The NHS is facing a “triple whammy” of pressures, the like of which it has never seen before, Jeremy Hunt will say, as he appeals to junior doctors not to stage their first nationwide strike in more than three decades.
Holding an olive branch to the medical profession, the Health Secretary said that he would work to ensure no junior doctors lost money as a result of new contracts designed to open up the NHS to seven-day working.
The concession is designed to head off a walkout by England’s 53,000 house officers and registrars that could cripple NHS services. In an interview with The Independent Mr Hunt also said that:
* He is lobbying to relax draconian restrictions on visas for healthcare staff that could force thousands of foreign nurses to leave the country.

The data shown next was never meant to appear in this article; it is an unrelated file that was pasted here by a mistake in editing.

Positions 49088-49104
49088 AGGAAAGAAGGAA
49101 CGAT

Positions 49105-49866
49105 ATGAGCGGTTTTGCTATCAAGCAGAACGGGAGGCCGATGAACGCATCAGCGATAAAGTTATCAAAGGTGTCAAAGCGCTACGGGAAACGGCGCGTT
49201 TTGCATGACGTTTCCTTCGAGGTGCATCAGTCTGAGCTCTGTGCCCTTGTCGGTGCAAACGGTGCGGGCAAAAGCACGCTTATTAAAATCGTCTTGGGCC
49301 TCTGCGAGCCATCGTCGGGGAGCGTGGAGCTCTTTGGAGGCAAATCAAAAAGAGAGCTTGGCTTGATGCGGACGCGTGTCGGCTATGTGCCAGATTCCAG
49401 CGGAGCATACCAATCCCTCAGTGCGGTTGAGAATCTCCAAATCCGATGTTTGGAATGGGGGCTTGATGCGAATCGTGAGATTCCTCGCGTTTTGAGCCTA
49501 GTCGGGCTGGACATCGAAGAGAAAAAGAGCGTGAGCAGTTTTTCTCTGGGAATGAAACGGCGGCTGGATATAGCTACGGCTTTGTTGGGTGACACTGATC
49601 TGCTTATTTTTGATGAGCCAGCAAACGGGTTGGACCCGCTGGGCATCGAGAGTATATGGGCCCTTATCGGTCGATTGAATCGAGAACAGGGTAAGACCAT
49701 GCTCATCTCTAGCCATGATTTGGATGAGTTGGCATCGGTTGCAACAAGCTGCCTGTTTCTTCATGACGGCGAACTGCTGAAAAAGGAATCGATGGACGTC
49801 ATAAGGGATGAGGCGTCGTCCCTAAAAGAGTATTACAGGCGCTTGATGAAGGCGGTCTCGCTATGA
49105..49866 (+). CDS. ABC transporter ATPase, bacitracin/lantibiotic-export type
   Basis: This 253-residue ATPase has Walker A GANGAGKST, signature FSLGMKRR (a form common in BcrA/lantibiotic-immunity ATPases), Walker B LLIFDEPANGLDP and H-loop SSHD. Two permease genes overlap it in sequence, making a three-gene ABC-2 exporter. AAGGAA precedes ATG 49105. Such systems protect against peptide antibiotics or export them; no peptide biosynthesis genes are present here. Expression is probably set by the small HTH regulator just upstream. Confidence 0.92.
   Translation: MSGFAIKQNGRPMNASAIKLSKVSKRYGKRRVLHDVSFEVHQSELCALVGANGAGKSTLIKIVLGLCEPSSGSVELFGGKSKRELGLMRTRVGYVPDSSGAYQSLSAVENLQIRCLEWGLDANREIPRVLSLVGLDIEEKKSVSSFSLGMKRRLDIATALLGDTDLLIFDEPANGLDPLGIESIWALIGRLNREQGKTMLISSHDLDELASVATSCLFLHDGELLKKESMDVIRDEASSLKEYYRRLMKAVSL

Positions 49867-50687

* He will not bow to demands from health charities and the celebrity chef Jamie Oliver to introduce a sugar tax to combat obesity.
* He is not ruling out standing for the leadership of the Conservative Party when David Cameron steps down.
However, Mr Hunt’s most pressing concern is the prospect of industrial action by junior doctors over government plans to change their shift patterns to allow the NHS to provide diagnostic services and to carry out operations seven days a week. Critics, including many doctors, argue that the changes, which will mean Saturdays and weekday evenings no longer qualify for 'overtime' payments, will result in a salary reduction.
He attacked the doctors’ union, the British Medical Association, for misrepresenting the Government’s position and said it was his intention that no one should lose out financially.
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